What is the lectionary to you? Is it a map on which you try to locate a sermon? Are the readings like guardrails to keep you from flying off and saying whatever? Or can they feel like shackles? I have seasons when I think of the readings as God trying to say something to me – which I need to hear, whether it finds its way into a sermon or not. Thomas Merton said that the peril for the priest or teacher is that if you notice something amazing in Scripture, you immediately hand it away to someone else instead of letting it do its thing in you.
This week’s readings are like that – although if they do a thing in me, I could still work some of it into the sermon. Maybe. Isaiah 49:1-7 is, according to Christopher Seitz, not so much a call narrative as a recommissioning. This prophet bears in his person the role Israel is to play for the nations, although Israel has lost its way. So has he. “I have labored in vain; I have spent my strength for nothing” (v. 4). If you’re a clergyperson with a pulse, you’re nodding right now. So what is this recommissioning? It begins with a reminder of the first calling – which, like Jeremiah’s, came “from the womb” (v. 5). I love the fact that infants in utero can hear. They hear mom, and other voices and sounds. Is God already calling? Are the sounds they hear a calling?
Joan Chittister reminds us that “the times we live in are themselves the call to courage.” Her lay-focused book, The Time Is Now, stirred up a recommissioning in me; her simple thoughts reawakened a sense of why I went into this line of work: “The prophet is one who speaks truth to a culture of lies.” “Prophets are more committed to new questions than to old answers.” “Prophets are about something greater than ourselves.” I love it when she speaks of “the grace of holy audacity.”
We clergy get weary, and chicken. This doesn’t mean I steamroll my people in anger on Sunday. Isaiah’s tone is gentle and lovely. Read the text. Remember why you went into ministry. Be comforted and emboldened that you are “hidden in the shadow of God’s hand,” that you are “a polished arrow hidden in his quiver.” How does polishing happen? By friction. Polishing is loss. And it’s all hidden. The grace of your ministry may now be hidden – even from you.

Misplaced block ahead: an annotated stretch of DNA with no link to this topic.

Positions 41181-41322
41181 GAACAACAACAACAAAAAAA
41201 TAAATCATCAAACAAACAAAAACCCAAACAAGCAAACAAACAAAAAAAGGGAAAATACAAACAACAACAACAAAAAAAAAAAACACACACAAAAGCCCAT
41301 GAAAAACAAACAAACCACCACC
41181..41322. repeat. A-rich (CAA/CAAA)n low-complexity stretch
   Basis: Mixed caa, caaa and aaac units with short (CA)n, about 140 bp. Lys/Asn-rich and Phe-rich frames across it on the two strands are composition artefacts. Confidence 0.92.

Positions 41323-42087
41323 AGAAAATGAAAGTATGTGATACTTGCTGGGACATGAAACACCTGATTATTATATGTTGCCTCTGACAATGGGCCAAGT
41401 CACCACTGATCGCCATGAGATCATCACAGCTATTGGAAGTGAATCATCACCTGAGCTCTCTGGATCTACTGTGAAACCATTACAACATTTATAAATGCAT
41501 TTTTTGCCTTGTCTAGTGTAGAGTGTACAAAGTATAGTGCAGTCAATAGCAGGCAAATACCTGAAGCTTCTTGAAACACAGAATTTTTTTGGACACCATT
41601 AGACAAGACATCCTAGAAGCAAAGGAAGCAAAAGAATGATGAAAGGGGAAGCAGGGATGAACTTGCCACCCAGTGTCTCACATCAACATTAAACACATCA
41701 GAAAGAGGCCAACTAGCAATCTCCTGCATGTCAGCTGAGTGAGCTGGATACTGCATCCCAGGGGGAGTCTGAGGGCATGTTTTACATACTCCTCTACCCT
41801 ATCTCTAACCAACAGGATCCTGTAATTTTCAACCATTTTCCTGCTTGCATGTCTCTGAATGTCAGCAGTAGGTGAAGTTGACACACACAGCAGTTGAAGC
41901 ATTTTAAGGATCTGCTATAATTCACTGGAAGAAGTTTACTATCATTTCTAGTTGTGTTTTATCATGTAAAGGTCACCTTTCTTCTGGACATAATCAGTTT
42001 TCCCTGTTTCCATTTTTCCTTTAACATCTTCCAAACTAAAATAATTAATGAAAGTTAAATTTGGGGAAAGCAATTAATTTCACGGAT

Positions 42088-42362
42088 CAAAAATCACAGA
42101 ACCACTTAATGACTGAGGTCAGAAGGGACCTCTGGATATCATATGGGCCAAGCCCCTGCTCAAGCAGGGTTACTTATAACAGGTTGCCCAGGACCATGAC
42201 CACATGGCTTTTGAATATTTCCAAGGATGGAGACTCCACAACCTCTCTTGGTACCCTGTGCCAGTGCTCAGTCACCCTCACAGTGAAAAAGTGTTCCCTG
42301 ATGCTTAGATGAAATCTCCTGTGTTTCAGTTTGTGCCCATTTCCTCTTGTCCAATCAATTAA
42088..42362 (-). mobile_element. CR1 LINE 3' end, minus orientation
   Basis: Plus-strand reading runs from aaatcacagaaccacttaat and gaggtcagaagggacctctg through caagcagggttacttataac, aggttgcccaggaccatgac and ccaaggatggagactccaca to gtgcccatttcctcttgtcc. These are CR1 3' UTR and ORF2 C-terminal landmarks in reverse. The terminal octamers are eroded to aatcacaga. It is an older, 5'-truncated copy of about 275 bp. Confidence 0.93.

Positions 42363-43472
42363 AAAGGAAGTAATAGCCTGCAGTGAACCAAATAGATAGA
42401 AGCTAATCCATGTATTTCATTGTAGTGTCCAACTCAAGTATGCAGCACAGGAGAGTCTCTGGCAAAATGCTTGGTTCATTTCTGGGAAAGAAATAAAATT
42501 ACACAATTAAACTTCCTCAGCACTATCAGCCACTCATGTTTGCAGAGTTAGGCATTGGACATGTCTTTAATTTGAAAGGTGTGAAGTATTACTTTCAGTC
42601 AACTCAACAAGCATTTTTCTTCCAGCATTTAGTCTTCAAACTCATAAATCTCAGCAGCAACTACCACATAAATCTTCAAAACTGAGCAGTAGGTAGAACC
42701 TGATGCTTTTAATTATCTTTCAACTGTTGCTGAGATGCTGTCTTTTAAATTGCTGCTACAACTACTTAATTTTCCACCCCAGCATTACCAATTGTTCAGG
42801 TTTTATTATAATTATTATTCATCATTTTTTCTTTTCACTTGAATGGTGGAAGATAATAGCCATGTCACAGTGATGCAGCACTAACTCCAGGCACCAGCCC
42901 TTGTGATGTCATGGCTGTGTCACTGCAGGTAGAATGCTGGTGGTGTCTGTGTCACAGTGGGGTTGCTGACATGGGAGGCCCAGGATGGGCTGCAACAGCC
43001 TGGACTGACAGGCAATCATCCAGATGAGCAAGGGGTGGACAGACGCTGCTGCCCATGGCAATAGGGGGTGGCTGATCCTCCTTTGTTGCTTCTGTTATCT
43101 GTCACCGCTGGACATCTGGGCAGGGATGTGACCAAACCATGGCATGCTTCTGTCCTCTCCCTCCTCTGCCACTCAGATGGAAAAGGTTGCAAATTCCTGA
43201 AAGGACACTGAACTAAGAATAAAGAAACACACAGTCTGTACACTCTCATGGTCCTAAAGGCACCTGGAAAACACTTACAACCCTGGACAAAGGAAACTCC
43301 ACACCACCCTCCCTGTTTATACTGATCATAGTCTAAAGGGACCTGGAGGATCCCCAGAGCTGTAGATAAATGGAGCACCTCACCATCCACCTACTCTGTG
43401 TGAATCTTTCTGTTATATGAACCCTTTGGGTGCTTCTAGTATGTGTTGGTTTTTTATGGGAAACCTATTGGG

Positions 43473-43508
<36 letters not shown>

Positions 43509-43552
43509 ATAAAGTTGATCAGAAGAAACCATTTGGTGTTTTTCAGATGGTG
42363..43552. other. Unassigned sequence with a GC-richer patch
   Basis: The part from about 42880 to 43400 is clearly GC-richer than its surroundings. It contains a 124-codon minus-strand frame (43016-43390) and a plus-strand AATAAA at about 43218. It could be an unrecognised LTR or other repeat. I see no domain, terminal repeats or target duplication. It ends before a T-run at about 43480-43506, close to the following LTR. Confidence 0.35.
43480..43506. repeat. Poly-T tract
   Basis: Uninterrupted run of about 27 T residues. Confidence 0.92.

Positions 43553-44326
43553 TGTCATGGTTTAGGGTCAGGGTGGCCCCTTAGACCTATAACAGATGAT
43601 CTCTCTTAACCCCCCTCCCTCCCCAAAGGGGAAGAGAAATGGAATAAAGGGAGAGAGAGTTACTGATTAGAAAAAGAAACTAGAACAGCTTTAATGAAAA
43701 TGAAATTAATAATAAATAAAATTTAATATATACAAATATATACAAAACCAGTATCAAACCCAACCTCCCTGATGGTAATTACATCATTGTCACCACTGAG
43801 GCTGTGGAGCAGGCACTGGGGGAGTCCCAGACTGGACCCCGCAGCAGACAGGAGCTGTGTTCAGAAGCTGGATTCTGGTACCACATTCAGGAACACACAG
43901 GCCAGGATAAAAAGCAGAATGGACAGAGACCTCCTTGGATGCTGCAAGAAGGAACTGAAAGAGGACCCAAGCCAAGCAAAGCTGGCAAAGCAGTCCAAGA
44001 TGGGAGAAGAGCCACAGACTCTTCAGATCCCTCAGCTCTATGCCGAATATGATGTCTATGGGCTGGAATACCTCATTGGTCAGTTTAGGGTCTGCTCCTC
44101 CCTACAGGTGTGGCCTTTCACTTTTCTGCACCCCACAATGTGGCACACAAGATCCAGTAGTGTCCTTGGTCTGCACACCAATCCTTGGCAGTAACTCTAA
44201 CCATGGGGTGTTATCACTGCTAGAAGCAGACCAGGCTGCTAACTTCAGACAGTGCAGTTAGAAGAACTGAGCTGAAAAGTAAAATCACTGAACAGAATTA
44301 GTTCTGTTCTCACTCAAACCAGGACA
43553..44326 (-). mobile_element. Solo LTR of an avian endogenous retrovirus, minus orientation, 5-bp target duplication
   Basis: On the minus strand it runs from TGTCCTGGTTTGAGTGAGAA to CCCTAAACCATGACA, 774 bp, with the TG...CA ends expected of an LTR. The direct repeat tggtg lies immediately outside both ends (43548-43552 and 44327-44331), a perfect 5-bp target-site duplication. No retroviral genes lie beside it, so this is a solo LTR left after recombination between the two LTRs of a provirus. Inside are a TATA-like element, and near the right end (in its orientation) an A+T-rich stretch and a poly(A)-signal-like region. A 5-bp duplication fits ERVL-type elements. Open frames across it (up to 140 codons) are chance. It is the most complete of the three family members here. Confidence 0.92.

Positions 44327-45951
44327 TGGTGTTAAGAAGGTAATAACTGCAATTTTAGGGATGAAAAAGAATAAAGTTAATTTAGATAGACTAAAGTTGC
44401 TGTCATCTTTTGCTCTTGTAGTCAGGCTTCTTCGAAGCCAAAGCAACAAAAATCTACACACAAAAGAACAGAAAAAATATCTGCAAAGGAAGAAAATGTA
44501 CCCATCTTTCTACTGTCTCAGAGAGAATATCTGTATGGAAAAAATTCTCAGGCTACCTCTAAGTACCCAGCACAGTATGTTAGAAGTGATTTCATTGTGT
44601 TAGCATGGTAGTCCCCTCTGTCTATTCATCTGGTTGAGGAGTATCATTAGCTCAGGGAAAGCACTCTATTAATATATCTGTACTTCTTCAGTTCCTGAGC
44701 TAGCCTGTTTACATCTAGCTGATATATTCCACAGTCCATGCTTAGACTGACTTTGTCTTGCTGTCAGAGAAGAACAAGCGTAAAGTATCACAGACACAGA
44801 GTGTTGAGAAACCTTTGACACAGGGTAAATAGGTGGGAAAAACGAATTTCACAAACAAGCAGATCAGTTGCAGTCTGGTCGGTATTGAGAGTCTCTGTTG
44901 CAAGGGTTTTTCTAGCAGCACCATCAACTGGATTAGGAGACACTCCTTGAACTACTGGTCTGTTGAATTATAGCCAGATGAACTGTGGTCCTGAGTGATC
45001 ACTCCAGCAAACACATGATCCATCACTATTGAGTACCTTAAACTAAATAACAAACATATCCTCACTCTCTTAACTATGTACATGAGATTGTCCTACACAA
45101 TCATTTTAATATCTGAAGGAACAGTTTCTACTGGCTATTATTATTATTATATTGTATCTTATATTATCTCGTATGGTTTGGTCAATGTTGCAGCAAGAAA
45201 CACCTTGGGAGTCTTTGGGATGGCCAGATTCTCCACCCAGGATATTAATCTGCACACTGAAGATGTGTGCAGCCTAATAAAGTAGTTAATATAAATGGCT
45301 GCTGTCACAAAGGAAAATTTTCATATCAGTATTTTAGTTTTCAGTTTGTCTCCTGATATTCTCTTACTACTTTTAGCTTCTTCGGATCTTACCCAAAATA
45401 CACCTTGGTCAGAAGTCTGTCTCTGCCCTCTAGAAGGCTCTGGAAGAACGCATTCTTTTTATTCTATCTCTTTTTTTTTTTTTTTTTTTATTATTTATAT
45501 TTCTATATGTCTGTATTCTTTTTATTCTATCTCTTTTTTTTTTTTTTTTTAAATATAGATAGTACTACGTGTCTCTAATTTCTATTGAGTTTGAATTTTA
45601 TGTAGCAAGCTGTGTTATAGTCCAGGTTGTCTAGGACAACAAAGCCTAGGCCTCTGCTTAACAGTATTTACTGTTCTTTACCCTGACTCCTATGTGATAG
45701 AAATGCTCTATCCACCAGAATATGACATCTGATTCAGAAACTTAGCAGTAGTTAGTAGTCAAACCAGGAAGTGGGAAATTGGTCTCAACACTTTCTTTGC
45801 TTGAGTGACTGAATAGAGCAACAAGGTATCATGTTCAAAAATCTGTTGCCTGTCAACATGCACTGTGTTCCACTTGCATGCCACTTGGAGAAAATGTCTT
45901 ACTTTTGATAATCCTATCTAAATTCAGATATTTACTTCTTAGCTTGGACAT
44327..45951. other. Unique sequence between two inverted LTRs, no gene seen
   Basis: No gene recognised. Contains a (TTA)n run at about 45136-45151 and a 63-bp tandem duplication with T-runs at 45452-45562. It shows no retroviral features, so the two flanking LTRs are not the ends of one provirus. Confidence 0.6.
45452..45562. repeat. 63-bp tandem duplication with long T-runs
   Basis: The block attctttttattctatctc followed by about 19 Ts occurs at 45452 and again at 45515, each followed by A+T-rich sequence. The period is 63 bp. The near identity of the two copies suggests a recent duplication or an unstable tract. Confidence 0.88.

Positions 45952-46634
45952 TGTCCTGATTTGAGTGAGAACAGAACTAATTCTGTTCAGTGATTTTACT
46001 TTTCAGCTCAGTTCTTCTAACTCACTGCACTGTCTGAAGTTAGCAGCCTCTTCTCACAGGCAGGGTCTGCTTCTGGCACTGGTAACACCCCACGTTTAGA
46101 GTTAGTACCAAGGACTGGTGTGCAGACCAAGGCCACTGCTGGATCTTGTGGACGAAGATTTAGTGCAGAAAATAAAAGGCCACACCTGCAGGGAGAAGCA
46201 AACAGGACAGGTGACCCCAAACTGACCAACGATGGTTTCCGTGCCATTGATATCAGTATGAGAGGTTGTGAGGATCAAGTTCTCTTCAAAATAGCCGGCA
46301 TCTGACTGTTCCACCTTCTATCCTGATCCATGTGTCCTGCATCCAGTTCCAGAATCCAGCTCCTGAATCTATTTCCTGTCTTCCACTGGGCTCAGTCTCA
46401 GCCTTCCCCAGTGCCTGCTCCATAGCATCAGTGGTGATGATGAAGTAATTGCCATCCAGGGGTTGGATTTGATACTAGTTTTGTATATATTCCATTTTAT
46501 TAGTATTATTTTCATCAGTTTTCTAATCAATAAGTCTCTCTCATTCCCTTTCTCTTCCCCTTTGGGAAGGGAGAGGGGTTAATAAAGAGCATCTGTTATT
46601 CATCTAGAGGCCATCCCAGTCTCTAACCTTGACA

And then I feel something in this “coastlands” and “nations” business. I wonder if, in this culture, and with the sagging demise of the church, if our ministry isn’t increasingly beyond the walls? Psalm 40 similarly speaks of waiting “patiently” (the root word means to bear, to suffer). God “heard my cry” – and we do cry, don’t we? Can we live into the psalmist’s report that the Lord “drew me up, set my feet secure upon a rock, and put a new song in my mouth”?
In 1 Corinthians 1:1-9, Paul recalls that he was called “by the will of God.” Were you? Paul writes loving words, “grace and peace!” – even to this cantankerous Corinthian church! Paul “gives thanks” – for them? Can I back out of my exasperations and weariness in ministry and live into Paul’s courageous, contrarian theological posture?
These ruminations for me, and for clergy, have value in themselves. I won’t preach on the Old Testament, Psalter or Epistle. But there’s a sermon that can be wrenched from living in these thoughts. Our people are weary and jaded too. They have lost their way and don’t feel much that God called them from the womb. Can they do be invited to a liberating life of truth, to sing a new song?
John 1:29-42. Paint the scene, on the ground: heck, it’s 4pm! Where’s the sun at 4pm? How do people feel by then? If you’ve not been to Bethany beyond the Jordan, google some images so you can tell parishoners what the place looked and felt like that afternoon.